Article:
How to make clarified butter?
Clarified butter is one of those things that seem like it would be hard to make, but in reality, it’s a simple process. You can clarify the butter by melting it and then letting the milk solids settle to the bottom.
Once you skim these off, your clarified butter will be ready for use! Clarifying your butter before using it will give you many benefits including improved flavor, better shelf life, and fewer calories per serving than regular butter.
These are all great reasons why clarifying your own butter is worth the time investment.
- 2 Cups butter
- Heat butter in a pan on low heat for at least 10 minutes.
- Skim off the debris.
- Pour the yellow liquid remaining into a bottle or jar, leaving white residue of milk solids in the pan.
- Tightly cover the container of clarified butter and store it in a refrigirator.
Nutrition InformationYield 2 Serving Size 1
Amount Per Serving Calories 1628Total Fat 184gSaturated Fat 117gTrans Fat 7gUnsaturated Fat 55gCholesterol 488mgSodium 1460mgCarbohydrates 0gFiber 0gSugar 0gProtein 2g
Nutrient values are estimates only. Variations may occur due to product availability and food preparation. Nutrition may vary based on methods of preparation, origin, and freshness of ingredients.
You may be surprised to learn that clarified butter is not the only option for a delicious and flavorful cooking ingredient. Clarified butter substitutes are often used in Indian cuisine, but they can also provide an excellent substitute when you’re baking or sautéing food at home.
The process of clarifying butter removes any milk solids, leaving pure fat behind which means it has a higher smoke point than regular butter does.
If you have questions about how to make your own clarified butter or what types of ingredients this would work best with, leave us a comment below!
Frequently Asked Questions
Can you substitute clarified butter for vegetable oil?
The question of whether or not you can substitute clarified butter for vegetable oil is a popular one. Many people think that because clarified butter has a higher smoke point, it would make the best frying oil, as long as you are using something to lower the heat like a cooling rack.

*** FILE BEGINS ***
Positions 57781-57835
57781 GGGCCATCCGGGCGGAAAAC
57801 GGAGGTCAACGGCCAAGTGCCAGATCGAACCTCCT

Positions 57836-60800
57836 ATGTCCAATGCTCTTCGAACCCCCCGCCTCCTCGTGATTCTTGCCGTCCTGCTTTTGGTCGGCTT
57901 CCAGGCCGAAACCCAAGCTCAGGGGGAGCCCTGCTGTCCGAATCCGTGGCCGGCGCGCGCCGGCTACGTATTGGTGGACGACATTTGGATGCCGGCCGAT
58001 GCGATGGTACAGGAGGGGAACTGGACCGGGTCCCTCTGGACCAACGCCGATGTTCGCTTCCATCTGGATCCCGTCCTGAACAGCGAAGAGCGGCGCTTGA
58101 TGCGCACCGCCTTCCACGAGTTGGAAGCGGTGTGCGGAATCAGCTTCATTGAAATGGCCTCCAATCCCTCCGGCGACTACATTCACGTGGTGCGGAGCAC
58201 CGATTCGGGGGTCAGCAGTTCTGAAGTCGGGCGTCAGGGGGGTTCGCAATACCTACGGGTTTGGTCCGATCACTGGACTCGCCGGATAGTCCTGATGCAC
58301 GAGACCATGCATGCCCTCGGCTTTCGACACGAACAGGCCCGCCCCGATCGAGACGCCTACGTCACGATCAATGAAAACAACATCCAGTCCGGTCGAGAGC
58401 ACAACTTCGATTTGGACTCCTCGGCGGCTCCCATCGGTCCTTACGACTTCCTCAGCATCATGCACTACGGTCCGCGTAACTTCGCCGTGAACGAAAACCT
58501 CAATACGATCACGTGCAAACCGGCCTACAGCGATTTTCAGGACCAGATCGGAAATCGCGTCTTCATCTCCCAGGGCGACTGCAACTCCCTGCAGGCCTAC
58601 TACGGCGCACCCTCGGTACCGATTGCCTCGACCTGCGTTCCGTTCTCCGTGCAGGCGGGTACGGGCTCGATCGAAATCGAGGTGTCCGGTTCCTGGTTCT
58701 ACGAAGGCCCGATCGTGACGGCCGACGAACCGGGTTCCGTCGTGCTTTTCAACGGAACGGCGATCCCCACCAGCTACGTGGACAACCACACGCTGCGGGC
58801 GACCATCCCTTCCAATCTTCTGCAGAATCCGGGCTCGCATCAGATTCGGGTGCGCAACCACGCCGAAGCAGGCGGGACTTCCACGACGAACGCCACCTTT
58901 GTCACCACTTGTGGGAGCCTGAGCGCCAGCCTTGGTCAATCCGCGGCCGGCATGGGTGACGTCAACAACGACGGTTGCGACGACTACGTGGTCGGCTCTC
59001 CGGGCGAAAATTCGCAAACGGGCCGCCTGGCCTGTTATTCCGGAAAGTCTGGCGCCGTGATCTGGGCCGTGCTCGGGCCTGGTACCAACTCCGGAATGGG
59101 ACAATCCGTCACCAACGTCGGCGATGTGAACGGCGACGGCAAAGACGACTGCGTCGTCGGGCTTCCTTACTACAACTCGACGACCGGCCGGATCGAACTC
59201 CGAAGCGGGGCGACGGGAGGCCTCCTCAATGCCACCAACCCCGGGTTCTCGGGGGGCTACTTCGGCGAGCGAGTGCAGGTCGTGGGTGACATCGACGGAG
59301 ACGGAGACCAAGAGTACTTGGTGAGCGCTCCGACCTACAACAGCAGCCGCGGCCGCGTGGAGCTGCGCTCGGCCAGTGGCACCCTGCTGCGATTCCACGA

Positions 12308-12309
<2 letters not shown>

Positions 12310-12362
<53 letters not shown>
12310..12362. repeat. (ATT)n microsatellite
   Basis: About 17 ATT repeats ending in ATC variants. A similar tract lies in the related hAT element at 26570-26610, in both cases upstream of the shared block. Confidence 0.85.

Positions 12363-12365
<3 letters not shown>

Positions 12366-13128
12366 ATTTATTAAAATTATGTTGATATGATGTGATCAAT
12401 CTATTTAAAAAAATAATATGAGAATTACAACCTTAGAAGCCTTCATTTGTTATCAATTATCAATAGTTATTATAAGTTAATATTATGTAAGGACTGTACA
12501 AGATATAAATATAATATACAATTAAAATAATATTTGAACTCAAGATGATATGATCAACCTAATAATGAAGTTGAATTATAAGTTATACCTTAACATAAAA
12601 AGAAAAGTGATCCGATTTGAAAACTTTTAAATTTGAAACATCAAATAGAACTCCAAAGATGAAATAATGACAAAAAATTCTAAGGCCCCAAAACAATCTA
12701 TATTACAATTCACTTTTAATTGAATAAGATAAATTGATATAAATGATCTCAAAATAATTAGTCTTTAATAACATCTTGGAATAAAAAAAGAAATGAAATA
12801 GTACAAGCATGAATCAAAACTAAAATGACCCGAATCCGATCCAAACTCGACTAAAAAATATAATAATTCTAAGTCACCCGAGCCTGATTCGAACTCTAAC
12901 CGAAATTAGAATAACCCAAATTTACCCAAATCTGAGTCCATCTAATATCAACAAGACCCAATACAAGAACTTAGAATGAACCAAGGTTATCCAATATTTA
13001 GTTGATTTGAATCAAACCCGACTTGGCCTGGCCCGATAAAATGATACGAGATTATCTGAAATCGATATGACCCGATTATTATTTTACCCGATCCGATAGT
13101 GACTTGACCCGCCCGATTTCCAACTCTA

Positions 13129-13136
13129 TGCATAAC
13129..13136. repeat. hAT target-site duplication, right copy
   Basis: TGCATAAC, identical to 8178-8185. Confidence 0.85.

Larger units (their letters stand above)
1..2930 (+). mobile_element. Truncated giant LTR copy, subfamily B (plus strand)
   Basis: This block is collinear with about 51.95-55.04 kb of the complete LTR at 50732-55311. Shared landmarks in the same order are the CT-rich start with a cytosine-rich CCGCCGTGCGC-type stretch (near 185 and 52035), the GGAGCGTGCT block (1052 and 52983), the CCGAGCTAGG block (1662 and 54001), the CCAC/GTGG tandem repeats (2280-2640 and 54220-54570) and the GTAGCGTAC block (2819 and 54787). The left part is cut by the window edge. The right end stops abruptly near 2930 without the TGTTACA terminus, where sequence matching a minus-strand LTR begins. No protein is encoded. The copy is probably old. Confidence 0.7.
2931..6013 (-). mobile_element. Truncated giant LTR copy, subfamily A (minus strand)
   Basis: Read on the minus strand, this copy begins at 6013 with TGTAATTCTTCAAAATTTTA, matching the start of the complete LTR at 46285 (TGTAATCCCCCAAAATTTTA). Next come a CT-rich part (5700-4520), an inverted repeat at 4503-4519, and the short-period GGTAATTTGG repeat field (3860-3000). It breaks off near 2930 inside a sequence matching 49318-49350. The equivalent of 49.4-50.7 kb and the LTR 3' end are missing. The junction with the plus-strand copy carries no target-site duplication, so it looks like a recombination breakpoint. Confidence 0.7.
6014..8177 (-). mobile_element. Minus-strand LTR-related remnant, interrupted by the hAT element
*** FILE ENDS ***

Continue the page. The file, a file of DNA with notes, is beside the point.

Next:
However, if you have an allergy to dairy products such as milk or cheese and must avoid consuming them at all costs, this may not be the case since there may be trace amounts in your clarified butter. If avoiding dairy is not an issue for you then go ahead and fry away! You will likely get better results than with another type of oil that doesn’t have such high smoke points.
Can I substitute clarified butter for butter?
Many people want to know if it is possible to substitute clarified butter for regular butter. The answer is yes, you can, but there are a few things that you should keep in mind first.
Clarified butter will not work well in every dish because the fat content in clarified butter is lower than what is found in regular butter. For example, clarified butter may not be good for baking cookies or other desserts due to its reduced moisture content.
If you are looking for an ingredient with more flavor than clarified butter then you should use ghee instead of clarified butter as the taste profile between these two ingredients differ greatly from one another.
What is the difference between clarified butter and cultured butter?
What is the difference between clarified butter and cultured butter? Clarified butter is made by heating up unsalted, raw milk or cream to remove proteins that would otherwise curdle when heated. The process removes water, which concentrates the fat content of the dairy product. Cultured butter refers to a style of making buttermilk in which lactic acid cultures are added to cream as it sours.
Both types have their own specific flavor profile and can be used for different purposes.
What’s the difference between clarified butter and regular butter?
Clarified butter has been filtered to remove protein impurities (milk solids), as well as any water content. These elements have lower heat tolerance than clarified butter so they are removed during the clarification process to give you an even more pure form of this ingredient!